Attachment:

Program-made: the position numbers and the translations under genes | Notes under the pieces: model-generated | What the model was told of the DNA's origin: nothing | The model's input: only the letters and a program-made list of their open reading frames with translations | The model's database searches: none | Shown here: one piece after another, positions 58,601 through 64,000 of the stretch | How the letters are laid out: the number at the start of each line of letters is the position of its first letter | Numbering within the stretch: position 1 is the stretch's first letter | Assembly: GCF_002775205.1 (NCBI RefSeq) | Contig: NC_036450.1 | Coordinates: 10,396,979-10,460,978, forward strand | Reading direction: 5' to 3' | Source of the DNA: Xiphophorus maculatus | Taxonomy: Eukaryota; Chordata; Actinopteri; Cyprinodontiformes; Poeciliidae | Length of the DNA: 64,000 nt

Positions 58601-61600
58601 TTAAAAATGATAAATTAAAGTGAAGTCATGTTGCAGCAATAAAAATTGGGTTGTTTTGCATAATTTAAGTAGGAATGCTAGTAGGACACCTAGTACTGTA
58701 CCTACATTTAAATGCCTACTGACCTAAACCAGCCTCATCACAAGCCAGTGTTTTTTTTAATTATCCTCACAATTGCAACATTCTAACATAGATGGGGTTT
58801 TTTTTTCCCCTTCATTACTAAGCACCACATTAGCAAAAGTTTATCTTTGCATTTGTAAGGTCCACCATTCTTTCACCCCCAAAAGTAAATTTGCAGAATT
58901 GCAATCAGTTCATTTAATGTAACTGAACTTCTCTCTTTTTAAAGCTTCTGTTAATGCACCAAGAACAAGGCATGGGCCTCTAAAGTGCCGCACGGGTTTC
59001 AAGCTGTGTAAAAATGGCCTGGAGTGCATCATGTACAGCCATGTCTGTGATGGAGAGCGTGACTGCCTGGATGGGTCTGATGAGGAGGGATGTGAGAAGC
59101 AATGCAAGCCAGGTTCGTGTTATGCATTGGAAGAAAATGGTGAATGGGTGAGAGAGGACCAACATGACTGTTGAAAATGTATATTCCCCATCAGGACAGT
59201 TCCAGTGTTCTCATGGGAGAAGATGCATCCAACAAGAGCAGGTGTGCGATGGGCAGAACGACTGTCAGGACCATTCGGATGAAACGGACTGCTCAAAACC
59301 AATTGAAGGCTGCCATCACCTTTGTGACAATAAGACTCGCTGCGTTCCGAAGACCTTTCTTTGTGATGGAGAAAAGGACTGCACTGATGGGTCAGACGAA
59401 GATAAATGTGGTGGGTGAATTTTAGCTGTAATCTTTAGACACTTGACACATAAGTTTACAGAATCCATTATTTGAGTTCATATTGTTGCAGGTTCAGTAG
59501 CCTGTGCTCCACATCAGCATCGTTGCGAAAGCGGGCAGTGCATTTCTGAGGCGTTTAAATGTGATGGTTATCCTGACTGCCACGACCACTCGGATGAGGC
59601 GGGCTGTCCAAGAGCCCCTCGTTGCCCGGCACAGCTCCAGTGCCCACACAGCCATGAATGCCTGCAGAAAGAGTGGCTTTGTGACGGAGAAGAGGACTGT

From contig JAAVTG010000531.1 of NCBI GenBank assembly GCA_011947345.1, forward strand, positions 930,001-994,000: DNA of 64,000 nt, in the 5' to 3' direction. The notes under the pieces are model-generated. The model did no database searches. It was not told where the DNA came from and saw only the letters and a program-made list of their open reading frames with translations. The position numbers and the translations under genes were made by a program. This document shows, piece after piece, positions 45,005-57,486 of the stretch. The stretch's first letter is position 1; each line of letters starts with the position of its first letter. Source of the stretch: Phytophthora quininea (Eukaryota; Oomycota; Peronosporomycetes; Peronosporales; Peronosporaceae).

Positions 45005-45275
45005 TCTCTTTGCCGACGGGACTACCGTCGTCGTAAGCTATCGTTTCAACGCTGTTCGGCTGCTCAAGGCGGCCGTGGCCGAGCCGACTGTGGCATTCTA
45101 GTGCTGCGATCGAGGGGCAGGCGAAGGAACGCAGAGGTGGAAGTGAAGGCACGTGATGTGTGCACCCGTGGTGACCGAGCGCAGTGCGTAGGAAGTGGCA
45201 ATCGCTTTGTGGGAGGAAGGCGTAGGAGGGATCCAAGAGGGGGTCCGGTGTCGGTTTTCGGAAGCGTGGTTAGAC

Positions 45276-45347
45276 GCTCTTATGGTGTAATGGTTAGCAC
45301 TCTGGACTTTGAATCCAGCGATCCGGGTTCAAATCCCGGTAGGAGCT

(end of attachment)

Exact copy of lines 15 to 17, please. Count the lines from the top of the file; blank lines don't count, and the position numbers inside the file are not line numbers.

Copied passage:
Positions 45005-45275
45005 TCTCTTTGCCGACGGGACTACCGTCGTCGTAAGCTATCGTTTCAACGCTGTTCGGCTGCTCAAGGCGGCCGTGGCCGAGCCGACTGTGGCATTCTA
45101 GTGCTGCGATCGAGGGGCAGGCGAAGGAACGCAGAGGTGGAAGTGAAGGCACGTGATGTGTGCACCCGTGGTGACCGAGCGCAGTGCGTAGGAAGTGGCA